The disputed domain name is confusingly similar to the Complainant’s trademarks and its domain name. The disputed domain name contains the element “NICOLL” which is highly distinctive in relation to the Complainant’s activities. The Complainant and its subsidiaries use their trademarks heavily. The presence of the device in the trademarks and the fact that NICOLL is written in calligraphy, are not sufficient to overcome the likelihood of confusion.

The Respondent is not a licensee of the Complainant, and has not been authorised by the Complainant to use its trademarks. Further, the Respondent is not engaged in business under the name “Nicoll”, and is not using the disputed domain name in any legitimate non-commercial or fair use manner.

The Respondent has failed to create an active webpage or demonstrate how it will use the disputed domain name. This type of inactivity or non-use can amount to bad faith. Bad faith can also be demonstrated by the following:

- the domain name consists wholly or partly of the notorious trademark of the Complainant;

- the Respondent refused to sell or transfer the disputed domain name, yet redirected the disputed domain name to the Complainant’s website for some time;

- the Respondent has previously been the subject of adverse UDRP decisions.

Previous attempts have been made by both the Complainant and Respondent to negotiate regarding the disputed domain name, and at one stage the disputed domain name was redirected to “www.nicoll.fr” (a website operated by the Complainant). However the Respondent has refused to sell or transfer the disputed domain name to the Complainant.

B. Respondent

The Respondent makes the following contentions in response:

The Complainant’s trademark registrations do not provide exclusive rights to use of “Nicoll” rather it only provides an exclusive right to use the trademarked term in relation to certain goods and services. The Complainant admits that its trademark rights are limited to certain types of industrial piping. The Respondent does not use the term “Nicoll” for such products. Therefore the Respondent’s use of the disputed domain name for a surname-based email service has been legitimate and non-infringing.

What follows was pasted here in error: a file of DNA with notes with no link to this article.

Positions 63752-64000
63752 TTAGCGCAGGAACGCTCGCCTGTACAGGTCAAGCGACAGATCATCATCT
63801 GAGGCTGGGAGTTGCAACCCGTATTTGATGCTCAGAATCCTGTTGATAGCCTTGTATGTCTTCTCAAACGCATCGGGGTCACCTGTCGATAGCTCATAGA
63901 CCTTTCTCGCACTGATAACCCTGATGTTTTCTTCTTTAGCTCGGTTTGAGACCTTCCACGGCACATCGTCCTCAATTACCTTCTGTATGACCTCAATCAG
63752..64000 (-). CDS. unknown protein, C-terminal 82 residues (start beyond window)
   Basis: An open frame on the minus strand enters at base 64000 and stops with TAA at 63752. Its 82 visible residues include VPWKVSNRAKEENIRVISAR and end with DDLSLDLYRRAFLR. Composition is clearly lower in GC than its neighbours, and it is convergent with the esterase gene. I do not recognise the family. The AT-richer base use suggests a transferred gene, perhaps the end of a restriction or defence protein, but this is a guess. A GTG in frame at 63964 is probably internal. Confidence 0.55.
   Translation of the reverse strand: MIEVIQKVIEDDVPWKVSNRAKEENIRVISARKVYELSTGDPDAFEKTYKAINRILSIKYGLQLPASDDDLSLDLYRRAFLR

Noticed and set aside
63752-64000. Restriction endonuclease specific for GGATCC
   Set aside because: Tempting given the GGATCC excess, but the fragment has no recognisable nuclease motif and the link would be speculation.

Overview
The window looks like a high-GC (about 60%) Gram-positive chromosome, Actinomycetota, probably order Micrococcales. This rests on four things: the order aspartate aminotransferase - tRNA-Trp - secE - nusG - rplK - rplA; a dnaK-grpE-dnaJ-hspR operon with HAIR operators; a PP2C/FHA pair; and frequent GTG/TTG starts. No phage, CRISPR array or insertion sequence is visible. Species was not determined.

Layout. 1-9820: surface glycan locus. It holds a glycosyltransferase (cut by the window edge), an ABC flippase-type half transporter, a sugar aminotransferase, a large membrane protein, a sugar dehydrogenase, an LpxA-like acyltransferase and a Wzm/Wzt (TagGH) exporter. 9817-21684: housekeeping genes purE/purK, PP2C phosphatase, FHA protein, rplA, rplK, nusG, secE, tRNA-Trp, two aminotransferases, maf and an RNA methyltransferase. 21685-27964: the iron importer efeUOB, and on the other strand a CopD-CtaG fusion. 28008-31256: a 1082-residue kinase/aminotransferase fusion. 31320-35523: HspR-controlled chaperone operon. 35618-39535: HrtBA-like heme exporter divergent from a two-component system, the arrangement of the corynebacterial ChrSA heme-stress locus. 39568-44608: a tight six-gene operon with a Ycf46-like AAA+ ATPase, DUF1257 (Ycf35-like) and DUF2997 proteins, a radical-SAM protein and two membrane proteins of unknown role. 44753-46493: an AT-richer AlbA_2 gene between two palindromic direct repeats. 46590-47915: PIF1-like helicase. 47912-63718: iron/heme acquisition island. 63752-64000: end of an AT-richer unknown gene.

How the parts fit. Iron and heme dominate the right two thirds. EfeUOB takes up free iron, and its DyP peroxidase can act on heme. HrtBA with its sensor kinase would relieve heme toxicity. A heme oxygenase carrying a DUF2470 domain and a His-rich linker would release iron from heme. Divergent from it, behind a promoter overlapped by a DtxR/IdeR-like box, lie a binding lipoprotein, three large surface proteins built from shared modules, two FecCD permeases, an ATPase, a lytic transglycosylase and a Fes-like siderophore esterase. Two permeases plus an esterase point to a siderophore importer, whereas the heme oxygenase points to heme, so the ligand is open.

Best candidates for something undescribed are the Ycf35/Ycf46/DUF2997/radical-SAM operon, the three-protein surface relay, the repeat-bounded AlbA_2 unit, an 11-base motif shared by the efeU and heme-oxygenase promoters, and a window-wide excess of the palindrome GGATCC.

The Respondent is a leading ICANN accredited registrar who primarily provides its domain name and related services wholesale to third-parties, for resale to the public. The Respondent is using the disputed domain name for non-infringing business purposes.

The Respondent’s predecessor registered the disputed domain name on July 12, 1996. On June 15, 2006, the Respondent acquired Mailbank, Inc. (doing business as NetIdentity). NetIdentity had been carrying on business since 1996 as a provider of personalized email, blogging and web hosting services through a collection of personal surname addresses. NetIdentity registered the majority of its surname domain names in 1996, and has acquired tens of thousands of domain names to sell email and other Internet services to the public. At one stage, NetIdentity held domain name registrations in one top-level domain or another, covering 70% of surnames in the United States of America. The Respondent continues to expand this business by acquiring surname domain names.

For the past 12 years, the disputed domain name has been used as part of a personal email service that allows customers to select an email address which mirrors their last name. So the Respondent uses the disputed domain name to provide email services to customers with the last name “Nicoll”. Use of surnames in domain names is a legitimate and non-infringing use, even where the email service is provided by a third party service provider.

All of NetIdentity’s domain names are offered to the public, either via the “www.netidentity.com” website, the website corresponding to the surname (e.g. “www.nicoll.com”, where there is a link to “Get your own nicoll.com email address”), or via one of the Complainant’s Internet access and hosting providers. There are multiple customers for each surname domain name, so the disputed domain name is in fact shared by many users.

Because these domain names are shared, NetIdentity has decided not to give the home website to any single customer instead it contains NetIdentity’s branding and registration link, followed by a search page served by NetIdentity’s business partner (Oversee.net). This search engine results and link pages provide advertising revenue for NetIdentity and therefore the Respondent.